Vicky Bhagat, MD, MPH1, Michel Kahaleh, MD, FACG2
1Robert Wood Johnson Medical School, Rutgers University, New Brunswick, NJ; 2Robert Wood Johnson University Hospital, New Brunswick, NJ
Introduction: Adenocarcinoma is more common in the US than squamous cell cancer of the esophagus. The purpose of this study is to investigate the impact of gender, and race/ethnicity on the incidence of esophageal adenocarcinoma cancer from 2000-2016 using the Surveillance, Epidemiology, and End Results (SEER) database.
Methods: Patients diagnosed with esophageal adenocarcinoma from 2000-2016 were identified from the SEER Registry. We retrospectively evaluated gender-specific, and race/ethnicity variations in age-adjusted annual percent changes in incidence rates during 2000-2016 for people above the age above 20. A secondary analysis was also done in regards to stage distribution for disease from 2007-2016.
Results: Based on the SEER 21 areas data sets, the annual percent change of incidence for esophageal adenocarcinoma was 2.3% from 2000-2007 and -0.8% from 2007-2016 for both males and females. The annual percent change for females was 2.0% from 2000-2008, -5.7% from 2008-2011, and 3.5% from 2011-2016. For males, the annual percent change was 2.3 from 2000-2007 and -1.1 from 2007-2016. There was an increase in the annual percent change incidence for females from 2011-2016. Annual percentage of incidence rates by race/ethnicity can be seen in Table 1.
Percent of incidence of cases of esophageal adenocarcinoma from 2007-2016 by stage distribution was evaluated by gender. Males had the highest percent of incidence cases for distant spread at 39.4, and regional spread at 32.5. Females had the highest percent of incidence cases for localized spread at 23.8. Percent of incidence of cases of esophageal adenocarcinoma from 2007-2016 by stage distribution for race/ethnicity can be seen in Table 2. For distant spread, the highest percent of cases was seen with American Indian/Alaska Natives at 46.5.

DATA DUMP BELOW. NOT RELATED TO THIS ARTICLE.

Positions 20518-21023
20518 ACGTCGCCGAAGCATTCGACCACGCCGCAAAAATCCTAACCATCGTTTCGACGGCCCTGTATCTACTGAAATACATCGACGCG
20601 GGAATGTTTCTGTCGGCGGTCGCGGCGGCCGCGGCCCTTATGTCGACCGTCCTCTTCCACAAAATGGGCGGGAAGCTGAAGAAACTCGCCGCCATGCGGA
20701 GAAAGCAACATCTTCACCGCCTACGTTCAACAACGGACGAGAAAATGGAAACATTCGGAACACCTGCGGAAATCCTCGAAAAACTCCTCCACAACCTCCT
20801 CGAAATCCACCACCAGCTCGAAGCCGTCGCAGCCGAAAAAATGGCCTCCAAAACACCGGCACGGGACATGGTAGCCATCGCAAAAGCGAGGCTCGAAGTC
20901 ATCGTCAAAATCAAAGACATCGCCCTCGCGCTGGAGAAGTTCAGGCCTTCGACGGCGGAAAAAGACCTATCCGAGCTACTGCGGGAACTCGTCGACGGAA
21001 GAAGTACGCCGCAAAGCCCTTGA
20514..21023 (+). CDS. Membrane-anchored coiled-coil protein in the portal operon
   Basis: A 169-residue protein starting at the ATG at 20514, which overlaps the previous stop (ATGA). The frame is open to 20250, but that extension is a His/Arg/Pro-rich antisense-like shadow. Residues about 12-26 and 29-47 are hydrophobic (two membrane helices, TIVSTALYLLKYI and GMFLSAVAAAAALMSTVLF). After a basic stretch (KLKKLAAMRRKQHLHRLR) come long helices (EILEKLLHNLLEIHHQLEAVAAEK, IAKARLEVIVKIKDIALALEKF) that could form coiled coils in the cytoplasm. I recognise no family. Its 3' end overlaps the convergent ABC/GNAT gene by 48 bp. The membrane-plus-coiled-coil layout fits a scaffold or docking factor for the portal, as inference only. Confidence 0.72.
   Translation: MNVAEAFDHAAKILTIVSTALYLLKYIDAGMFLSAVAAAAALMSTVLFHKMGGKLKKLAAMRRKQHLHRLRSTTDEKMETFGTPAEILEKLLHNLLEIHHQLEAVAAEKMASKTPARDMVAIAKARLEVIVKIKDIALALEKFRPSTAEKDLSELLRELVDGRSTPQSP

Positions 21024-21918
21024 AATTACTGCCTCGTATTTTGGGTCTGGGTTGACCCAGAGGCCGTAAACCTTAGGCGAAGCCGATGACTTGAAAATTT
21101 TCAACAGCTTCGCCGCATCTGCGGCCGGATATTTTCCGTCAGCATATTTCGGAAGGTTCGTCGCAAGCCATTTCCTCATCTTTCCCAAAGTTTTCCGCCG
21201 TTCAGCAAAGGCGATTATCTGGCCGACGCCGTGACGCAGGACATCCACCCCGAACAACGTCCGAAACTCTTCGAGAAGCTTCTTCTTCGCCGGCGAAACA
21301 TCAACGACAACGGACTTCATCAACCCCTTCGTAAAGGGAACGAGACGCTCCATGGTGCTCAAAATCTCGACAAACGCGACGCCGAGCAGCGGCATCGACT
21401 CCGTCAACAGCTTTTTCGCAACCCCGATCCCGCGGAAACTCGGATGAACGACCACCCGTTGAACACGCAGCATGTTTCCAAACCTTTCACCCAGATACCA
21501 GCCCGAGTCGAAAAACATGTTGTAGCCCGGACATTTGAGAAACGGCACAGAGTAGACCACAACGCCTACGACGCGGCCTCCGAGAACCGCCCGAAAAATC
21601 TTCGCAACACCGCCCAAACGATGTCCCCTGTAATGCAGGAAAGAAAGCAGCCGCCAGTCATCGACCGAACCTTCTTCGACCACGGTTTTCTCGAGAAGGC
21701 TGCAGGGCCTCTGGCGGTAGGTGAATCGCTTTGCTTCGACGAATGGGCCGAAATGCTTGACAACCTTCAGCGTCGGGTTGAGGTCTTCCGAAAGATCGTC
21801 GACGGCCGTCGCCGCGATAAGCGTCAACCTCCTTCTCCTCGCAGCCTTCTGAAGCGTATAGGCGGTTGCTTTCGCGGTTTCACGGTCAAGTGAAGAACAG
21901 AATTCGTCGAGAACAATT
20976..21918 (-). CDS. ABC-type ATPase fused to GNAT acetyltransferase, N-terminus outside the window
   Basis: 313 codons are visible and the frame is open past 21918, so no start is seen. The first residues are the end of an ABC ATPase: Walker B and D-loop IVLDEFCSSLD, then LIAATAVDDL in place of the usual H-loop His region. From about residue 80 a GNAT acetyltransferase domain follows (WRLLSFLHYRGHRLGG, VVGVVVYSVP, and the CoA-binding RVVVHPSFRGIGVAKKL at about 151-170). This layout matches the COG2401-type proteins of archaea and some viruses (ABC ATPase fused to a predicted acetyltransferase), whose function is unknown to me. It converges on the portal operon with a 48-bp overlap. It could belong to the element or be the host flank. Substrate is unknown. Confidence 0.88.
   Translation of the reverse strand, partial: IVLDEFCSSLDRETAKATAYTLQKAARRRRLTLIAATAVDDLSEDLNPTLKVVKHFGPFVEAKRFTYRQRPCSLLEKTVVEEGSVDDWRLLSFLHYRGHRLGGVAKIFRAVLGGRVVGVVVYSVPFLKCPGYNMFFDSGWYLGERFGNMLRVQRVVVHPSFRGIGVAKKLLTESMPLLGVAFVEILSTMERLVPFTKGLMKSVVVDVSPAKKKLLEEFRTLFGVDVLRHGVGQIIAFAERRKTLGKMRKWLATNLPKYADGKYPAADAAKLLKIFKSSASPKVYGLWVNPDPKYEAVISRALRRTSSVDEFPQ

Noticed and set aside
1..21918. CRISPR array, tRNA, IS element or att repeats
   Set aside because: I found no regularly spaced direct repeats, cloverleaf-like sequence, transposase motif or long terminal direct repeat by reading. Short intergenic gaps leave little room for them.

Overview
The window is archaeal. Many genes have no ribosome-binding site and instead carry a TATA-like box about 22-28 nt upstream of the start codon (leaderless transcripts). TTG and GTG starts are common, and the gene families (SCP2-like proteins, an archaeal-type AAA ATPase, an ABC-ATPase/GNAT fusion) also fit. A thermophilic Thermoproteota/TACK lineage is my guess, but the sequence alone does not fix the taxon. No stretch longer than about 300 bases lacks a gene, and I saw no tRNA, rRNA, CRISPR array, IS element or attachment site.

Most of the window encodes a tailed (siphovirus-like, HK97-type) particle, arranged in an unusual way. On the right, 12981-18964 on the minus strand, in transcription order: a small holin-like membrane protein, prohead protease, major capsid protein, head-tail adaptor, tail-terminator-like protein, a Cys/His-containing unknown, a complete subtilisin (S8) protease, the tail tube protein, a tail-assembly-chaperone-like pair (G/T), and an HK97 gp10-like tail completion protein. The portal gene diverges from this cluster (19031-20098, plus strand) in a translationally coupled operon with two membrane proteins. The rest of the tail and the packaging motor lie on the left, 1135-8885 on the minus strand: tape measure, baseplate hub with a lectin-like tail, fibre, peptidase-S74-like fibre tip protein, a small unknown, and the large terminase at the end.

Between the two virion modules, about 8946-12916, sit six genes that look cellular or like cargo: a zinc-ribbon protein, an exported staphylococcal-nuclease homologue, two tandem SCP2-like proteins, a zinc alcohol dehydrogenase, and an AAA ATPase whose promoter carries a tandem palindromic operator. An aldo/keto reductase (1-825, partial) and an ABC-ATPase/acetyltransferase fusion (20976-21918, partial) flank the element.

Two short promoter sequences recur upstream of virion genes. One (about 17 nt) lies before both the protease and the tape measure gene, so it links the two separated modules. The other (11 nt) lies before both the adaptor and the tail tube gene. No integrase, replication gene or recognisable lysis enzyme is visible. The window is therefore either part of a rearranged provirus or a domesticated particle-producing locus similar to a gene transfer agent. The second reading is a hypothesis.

Discussion: Esophageal adenocarcinoma can be prevented. Our study shows that there has been an increase in the annual percent change of incidence for females in the last decade. In addition, males had the highest incidence cases for distant spread and regional spread. This study shows that American Indian/Alaskan Native and Non-Hispanic White and White (including Hispanics) had the highest percentage of cases for distant and regional spread, respectively. This may support interventions to inform certain gender and race/ethnic populations about the importance of screening for esophageal adenocarcinoma.
Citation: Vicky Bhagat, MD, MPH; Michel Kahaleh, MD, FACG. P0258 - GENDER AND RACIAL DISPARITIES IN INCIDENCE RATES OF ESOPHAGEAL ADENOCARCINOMA. Program No. P0258. ACG 2019 Annual Scientific Meeting Abstracts. San Antonio, Texas: American College of Gastroenterology.